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Sue Guinn Legg

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Community Heritage

Historic Jonesborough focus of history study

January 13th, 2014 12:07 pm by Sue Guinn Legg

Historic Jonesborough focus of history study

Known as the Buckhorn, this house at 615 E Main Street was built in 1820s and was the home of T.A.R. Nelson, a well known Tennessee politician before and during the Civil War. The house has four chimneys, unusual front windows and many of its original int

The State of Franklin Chapter of the Daughters of the American Revolution has completed a two-year survey of more than 300 Jonesborough homes outside the town’s established historic district that identifies 47 properties with enough historical relevance or architectural integrity to potentially qualify for a spot on the National Register of Historic Places.
The chapter will recognize the homes at a reception at 6:30 p.m. Friday at the Jonesborough Visitors Center. It is open to the public, and the DAR encourages everyone to come and learn more about the history of Jonesborough revealed by the survey, the group said.
“We want as many people as possible to feel they are invited,” Carol Redmond, project chairwoman for the DAR survey, said.
Funded by a grant from the Tennessee Historical Commission, the survey was conducted with assistance from the town, Washington County, Johnson City, other entities and individuals who lent their technical expertise and their memories of the town’s older properties.
“It’s an architectural survey of a small town, Tennessee’s oldest town, and the seat of Washington County, which became known as the Mother County of Tennessee,” Redmond said, reading from the survey’s introduction.
“When we think of Jonesborough, we not only think of the gateway to western expansion or the Lost State of Franklin, we think of those everyday, multigenerational memories we share as surely as if they were imprinted in our DNA,” Redmond said.
“These feelings are the foundation of a need to preserve our heritage. Preservation is not just about paint color or brick patterns, but about a common memory shared by all the citizens of a town. It is about home.
 “We are grateful to the people of Jonesborough for sharing their stories of growing up in a small town. The citizens of Jonesborough want their town, not a theme-park replica of their town. In this they have triumphed. Just listen to their stories and realize here is still here.”
While the survey’s identification of the significance of the 47 homes to be recognized at the reception does not represent any official designation and in no way restricts the properties’ use or alteration, it will make it easier for the owners to apply for inclusion in the Historic Register should they choose to do so.
“There’s enough here that there could be a second historic district outside the existing historic district, if enough of them go together for it,” Redmond said.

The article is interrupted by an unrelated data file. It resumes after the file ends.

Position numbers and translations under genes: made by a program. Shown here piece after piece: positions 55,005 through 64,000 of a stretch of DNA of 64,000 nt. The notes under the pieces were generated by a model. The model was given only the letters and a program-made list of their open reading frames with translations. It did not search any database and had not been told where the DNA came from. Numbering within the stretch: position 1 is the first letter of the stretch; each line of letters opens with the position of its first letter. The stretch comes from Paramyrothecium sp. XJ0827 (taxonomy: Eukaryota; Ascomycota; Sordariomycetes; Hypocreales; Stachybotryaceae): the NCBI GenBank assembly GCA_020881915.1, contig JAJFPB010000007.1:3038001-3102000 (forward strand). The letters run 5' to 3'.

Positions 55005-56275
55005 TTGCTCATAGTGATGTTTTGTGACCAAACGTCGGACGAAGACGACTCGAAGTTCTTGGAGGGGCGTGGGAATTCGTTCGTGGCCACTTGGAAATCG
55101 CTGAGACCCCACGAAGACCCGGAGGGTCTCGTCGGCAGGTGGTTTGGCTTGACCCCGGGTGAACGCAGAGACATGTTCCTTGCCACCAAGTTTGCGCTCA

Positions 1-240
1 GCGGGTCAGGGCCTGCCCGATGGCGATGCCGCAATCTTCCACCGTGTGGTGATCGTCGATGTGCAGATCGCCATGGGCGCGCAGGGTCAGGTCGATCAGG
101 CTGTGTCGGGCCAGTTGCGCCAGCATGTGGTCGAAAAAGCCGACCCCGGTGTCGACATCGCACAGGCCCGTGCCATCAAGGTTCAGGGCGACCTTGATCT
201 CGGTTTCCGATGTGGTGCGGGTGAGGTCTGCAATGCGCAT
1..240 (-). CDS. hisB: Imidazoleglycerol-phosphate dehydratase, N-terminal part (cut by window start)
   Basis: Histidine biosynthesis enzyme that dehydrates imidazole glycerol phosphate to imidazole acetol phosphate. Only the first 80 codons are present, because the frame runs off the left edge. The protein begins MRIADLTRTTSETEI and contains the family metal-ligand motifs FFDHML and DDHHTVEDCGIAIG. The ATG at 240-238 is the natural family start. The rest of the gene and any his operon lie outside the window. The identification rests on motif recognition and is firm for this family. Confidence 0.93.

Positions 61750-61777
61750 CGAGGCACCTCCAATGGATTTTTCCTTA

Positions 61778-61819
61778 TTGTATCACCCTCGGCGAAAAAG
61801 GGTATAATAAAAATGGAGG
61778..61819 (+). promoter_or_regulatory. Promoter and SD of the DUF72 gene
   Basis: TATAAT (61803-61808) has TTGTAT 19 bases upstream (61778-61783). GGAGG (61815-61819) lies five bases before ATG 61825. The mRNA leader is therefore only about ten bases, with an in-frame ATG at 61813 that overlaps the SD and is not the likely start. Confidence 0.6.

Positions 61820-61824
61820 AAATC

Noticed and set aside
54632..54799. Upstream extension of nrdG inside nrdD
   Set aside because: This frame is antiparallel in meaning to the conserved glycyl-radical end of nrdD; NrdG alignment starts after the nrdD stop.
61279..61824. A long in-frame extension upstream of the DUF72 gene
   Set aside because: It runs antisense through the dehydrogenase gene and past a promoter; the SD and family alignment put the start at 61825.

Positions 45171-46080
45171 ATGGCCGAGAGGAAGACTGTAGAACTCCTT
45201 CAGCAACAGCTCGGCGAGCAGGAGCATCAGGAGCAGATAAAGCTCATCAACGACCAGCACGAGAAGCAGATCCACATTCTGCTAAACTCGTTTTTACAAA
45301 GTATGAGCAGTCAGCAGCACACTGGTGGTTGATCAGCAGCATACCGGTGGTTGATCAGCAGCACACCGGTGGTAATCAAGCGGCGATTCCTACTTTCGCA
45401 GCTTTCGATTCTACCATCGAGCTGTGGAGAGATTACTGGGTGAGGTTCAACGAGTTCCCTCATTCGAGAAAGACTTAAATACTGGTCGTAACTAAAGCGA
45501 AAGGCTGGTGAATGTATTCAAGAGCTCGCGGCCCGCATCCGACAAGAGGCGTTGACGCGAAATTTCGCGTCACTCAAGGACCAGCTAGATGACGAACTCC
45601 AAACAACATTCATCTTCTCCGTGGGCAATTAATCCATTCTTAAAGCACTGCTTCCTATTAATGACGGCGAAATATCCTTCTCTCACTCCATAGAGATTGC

The properties include homes of such historical note as the “Buckhorn” at 615 E. Main St. Built in the 1820s, the house was used by T.A.R. Nelson, a well-known state politician before and during the Civil War, and features four chimneys, unusual front windows and many of its original interior and exterior features.
 The house at 256 E. Main St., owned by Sarah Engel, is another of the survey’s architectural winners. Built in 1900, the house is distinguished by its late Victorian porch details and cornice.
The survey also includes little-known and long-forgotten gems like a small bungalow tucked away behind Valley Repair Service at 1301 W. College St. Built around 1900, the house still boasts its original windows and Cortright galvanized roofing shingles.
Redmond said the chapter initially set out to survey all properties inside Jonesborough’s corporate limits and outside its existing historic district corporate limits built prior to 1960.
The survey includes information on each of 359 homes, businesses and other structures, including aerial photographs, real estate assessments, tax records and relevant information provided by town historians and residents who recall the properties’ past uses.
 The entire survey, including descriptions of the properties, features oral histories and the DAR Chapter’s recommendations for the National Register, are being downloaded onto archive-quality computer disks that will be shared with the state Historical Commission and with local libraries, historical societies, schools, colleges and universities upon request.
More information about the survey, reception and the DAR’s State of Franklin Chapter may be obtained by calling Virginia Diehl Maden at 753-3649 or by email to stateoffranklin@tndar.org.

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